Tuesday, November 02, 2004

VJs Tip Of The Day - November 2nd 2004

Why A HashTable Cannot be Xml Serialized

Javeed has posted the below question and it was probably a well asked question... Please read the mail below...

-----Original Message-----
From: Javeed Shaikh
Sent: Tuesday, November 02, 2004 10:17 PM
To: Vishal_Joshi@MVPs.org
Subject: Re: VJs Tip Of The Day

Hi Vishal,

I would like to know why a HashTable cannot be serialized?. Answer should be other than it is not inherited from some Interface, because this is the answer i got from many forums but no satisfactory answer.

Kind Regards

Javeed

Answer
There are many classes in .Net which cannot be xml serialized and they have their own reasons behind it... Ofcourse the default answer to a question -Why a particular class is not getting serialized? Is that it does not implement ISerializable, but it is good sometimes to reason out why did the .net class library team not implement ISerializable for them and many a times even if ISerializable is implemented why does Xml Serialization still is not truly functional for these classes... Wouldn't it be nice to have all the framework data carrying classes serializable (let's not get into this!!)... Well, here is the reason for Hashtable... The reason can be tweaked and extended to members which implement IDictionary...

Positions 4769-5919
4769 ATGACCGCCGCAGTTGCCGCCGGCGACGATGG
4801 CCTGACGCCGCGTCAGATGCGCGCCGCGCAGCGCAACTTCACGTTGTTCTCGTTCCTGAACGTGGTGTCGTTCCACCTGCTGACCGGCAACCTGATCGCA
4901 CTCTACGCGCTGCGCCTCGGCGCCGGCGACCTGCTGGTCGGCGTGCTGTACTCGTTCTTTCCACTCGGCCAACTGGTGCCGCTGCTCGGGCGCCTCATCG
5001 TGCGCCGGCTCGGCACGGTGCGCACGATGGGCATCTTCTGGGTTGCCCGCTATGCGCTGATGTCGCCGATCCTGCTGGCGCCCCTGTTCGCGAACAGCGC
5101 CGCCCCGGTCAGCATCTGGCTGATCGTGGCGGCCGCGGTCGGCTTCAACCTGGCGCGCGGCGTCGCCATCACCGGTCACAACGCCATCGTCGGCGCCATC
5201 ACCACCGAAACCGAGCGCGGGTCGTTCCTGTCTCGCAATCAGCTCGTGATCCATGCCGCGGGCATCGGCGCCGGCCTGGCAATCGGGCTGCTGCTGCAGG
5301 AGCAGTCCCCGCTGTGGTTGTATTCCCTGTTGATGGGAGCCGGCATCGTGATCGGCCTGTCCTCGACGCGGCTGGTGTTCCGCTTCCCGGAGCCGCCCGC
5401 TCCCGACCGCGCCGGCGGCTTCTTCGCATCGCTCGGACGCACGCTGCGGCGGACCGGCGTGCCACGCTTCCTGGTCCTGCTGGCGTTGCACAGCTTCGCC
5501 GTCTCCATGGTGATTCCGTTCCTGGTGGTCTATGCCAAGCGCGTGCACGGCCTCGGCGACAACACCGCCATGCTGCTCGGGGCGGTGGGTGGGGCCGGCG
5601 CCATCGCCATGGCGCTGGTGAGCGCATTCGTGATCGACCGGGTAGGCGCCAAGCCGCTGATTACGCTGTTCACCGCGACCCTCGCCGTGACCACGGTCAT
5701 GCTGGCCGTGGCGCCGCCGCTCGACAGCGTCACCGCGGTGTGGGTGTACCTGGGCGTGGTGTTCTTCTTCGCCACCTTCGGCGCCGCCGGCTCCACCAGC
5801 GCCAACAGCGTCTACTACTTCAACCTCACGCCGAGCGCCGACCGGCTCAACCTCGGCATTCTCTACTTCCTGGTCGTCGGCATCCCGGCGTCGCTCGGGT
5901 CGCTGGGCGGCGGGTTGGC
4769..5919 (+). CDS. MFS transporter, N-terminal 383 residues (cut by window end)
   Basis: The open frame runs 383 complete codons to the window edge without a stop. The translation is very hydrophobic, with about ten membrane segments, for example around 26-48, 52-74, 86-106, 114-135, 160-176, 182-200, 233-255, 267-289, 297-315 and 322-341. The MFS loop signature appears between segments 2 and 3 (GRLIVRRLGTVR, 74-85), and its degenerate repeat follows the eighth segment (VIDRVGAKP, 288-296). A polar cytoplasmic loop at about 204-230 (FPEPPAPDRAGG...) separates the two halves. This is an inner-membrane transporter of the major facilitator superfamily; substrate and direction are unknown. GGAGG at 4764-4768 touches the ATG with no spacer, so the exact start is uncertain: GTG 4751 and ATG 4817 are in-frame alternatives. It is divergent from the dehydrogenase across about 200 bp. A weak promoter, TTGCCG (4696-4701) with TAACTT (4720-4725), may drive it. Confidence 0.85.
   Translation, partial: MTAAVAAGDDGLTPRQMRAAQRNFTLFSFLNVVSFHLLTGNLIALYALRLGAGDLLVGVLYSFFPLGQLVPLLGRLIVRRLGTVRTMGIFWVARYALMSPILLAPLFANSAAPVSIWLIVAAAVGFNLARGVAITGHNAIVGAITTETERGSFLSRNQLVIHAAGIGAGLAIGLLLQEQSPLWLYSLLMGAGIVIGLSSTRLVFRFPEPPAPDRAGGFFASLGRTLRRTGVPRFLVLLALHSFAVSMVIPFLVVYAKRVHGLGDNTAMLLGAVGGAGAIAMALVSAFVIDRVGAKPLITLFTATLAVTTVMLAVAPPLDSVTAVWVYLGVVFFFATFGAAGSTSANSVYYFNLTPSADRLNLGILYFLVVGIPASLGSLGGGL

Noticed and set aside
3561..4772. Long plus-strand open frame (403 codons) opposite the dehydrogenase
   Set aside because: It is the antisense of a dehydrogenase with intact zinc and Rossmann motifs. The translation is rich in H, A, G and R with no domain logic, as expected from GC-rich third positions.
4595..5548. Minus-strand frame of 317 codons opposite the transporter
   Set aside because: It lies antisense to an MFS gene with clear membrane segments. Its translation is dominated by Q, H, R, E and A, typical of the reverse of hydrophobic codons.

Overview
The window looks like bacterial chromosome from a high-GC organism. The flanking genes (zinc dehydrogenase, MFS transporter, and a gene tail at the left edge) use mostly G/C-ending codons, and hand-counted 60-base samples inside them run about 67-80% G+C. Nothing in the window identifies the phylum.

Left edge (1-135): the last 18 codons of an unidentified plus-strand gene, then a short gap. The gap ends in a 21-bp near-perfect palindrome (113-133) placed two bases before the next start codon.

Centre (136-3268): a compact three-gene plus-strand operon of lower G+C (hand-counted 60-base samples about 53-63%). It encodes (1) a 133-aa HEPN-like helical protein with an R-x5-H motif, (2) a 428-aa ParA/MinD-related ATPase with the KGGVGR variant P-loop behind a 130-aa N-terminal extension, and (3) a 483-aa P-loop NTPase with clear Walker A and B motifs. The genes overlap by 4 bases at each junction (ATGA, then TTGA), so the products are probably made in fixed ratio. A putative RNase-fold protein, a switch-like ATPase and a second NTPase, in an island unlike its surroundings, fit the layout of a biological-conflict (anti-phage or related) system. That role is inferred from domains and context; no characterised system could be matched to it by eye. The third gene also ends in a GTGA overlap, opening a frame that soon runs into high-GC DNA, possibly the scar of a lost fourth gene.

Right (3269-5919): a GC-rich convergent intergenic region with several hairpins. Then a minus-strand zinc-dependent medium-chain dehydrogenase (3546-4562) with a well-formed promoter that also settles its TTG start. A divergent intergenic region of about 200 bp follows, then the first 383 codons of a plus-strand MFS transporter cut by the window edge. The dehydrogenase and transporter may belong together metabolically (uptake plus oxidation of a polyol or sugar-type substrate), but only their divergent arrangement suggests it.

For members with indexers XmlSerializer expects the index to be an integer, in case of hash-table its a key-value pair and thus not necessarily an integer... This makes the default HashTable not serializable for XmlSerializer...
Thus calling the below method will throw an error at the text marked bold...

Imports System.IO
Imports System.Xml.Serialization
Class DoSerialization...
Public Sub Serialize(ByVal hst As Hashtable)
Dim serializer As New XmlSerializer(GetType(Hashtable))
Dim writer As New StreamWriter("C:\Hastable.xml")
serializer.Serialize(writer, hst)
End Sub

The error thrown in the above code will be: